After our great day on Friday (see A Grand Day Exploring Bristow Prairie’s Varied Habitats), John and I were both anxious to do more exploring near Bristow Prairie. We had originally thought we might be able to head down along the trail to the south, but we ran out of time on Friday, so we thought it would be well worth a return trip. I wanted to get back before the heatwave dried up all the little annuals, so we headed back up again on Monday, July 1 (July already!).
We wanted to hike in from the southern trailhead, which is a little ways past Bradley Lake, so we headed up Coal Creek Road 2133. We stopped briefly at a seep along the roadcut where we found a new population of Thompson’s mistmaiden (Romanzoffia thompsonii). Unfortunately, a whole family of ticks also discovered me. I had to flick at least 10 off my pants before entering the car. I really hate ticks, but the feeling doesn’t seem to be mutual. At least we got the low point of the day out of the way quickly. Although I wanted to get the hike done first and make our stops on the way back, especially because the heat of the day, we couldn’t help ourselves and had to check out at least a few of our favorite places along this long but floriferous route. A shallow pond was filled with water buttercup. Many butterflies were enjoying the spot, too. One of them, a hoary comma, became enamored of John and spent quite some time checking out his hat, shirt, and binoculars. We finally had to send him on his way, so we could get back into the car and on our way. Just a little ways before the trailhead, I finally got to experience the fabulous bloom of a large area of spreading phlox, growing in what look like they might be gravel piles created when the road was built. I’d collected seeds there before but had never been early enough for the flowers. Read the rest of this entry »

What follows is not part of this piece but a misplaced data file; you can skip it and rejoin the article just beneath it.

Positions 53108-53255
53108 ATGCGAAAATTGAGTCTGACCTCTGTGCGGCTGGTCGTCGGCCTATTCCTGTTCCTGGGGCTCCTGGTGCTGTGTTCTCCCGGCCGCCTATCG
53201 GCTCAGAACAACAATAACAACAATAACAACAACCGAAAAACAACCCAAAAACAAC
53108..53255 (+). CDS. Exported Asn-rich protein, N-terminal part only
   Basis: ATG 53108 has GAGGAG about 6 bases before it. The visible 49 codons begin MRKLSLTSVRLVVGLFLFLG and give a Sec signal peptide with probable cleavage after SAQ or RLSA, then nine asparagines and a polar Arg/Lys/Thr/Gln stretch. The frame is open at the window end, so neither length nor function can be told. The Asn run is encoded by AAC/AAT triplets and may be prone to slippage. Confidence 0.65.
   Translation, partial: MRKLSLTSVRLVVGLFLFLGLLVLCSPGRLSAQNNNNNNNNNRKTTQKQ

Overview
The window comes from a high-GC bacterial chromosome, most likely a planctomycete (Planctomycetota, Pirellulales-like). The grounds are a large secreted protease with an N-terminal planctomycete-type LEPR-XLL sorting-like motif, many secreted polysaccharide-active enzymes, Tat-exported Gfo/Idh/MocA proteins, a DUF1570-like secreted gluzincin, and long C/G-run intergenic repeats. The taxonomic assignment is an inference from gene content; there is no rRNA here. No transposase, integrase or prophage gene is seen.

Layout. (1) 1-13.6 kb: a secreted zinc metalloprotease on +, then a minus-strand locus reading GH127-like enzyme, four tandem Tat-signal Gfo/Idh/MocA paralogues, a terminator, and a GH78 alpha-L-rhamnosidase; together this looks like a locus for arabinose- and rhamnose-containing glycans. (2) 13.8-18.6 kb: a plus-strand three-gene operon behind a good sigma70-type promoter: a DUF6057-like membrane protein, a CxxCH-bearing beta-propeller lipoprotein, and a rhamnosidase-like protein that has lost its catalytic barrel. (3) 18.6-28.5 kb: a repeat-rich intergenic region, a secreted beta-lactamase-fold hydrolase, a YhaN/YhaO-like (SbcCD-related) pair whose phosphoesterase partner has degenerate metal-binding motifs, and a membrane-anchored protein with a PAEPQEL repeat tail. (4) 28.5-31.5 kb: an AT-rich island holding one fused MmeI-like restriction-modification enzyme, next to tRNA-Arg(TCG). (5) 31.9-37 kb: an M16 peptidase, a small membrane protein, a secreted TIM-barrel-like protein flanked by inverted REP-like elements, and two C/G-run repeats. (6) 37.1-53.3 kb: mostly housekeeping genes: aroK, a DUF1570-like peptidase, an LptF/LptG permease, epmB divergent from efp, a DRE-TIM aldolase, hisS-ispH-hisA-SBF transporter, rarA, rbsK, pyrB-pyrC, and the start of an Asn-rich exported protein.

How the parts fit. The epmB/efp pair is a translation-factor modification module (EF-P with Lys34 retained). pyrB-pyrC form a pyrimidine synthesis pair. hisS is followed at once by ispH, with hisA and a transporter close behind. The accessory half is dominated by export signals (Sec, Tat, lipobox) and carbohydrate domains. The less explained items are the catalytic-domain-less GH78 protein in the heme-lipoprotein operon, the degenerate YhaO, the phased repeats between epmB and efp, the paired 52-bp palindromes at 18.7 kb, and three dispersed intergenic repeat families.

Here is a sampling of the amazing variety of cat’s ears (Calochortus spp.) at Bristow Prairie. I believe they are a mix of elegant cat’s ears (C. elegans) and mountain cat’s ear (C. subalpinus) and possibly Tolmie’s cat’s ear (C. tolmiei) as well. The ranges of the first two species barely cross, and this is right about where the edges of their ranges meet—C. subalpinus to the north and C. elegans to the south. Interestingly, it is the also the border between Lane and Douglas counties. Whatever they are, they sure are gorgeous!
Calochortus tolmiei is the only one of the three that has purple-black seeds; the seeds of the others are very light (see some in the seed gallery). It will be interesting to try to find seeds later in the season and see if any are dark. It is not an easy task, though, as the capsules hang down and drop their seeds quickly.
On Friday, June 28, John Koenig, Gail Baker, Clay Gautier, and I went up to into the Calapooya Mountains to explore Bristow Prairie. It was a great day with all kinds of interesting discoveries. We had to stop a number of times on the road on the way up. Our first was at a large sweep of beautiful Geranium oreganum alive with butterflies—to be honest, the butterflies were more interested in the weedy daisies, but at least the numerous bees appreciated the natives. We also checked out Jim’s Oak Patch, but the uncommon species that came in after the prescribed burn seem to have disappeared, at least until the next fire. I also had to share with my friends the awesome Mosaic Rock. We decided not to climb up to the base since we would need the time at our main destination, but with binoculars I could see some of the Heuchera merriamii was in full bloom. Oh well, you can’t do everything.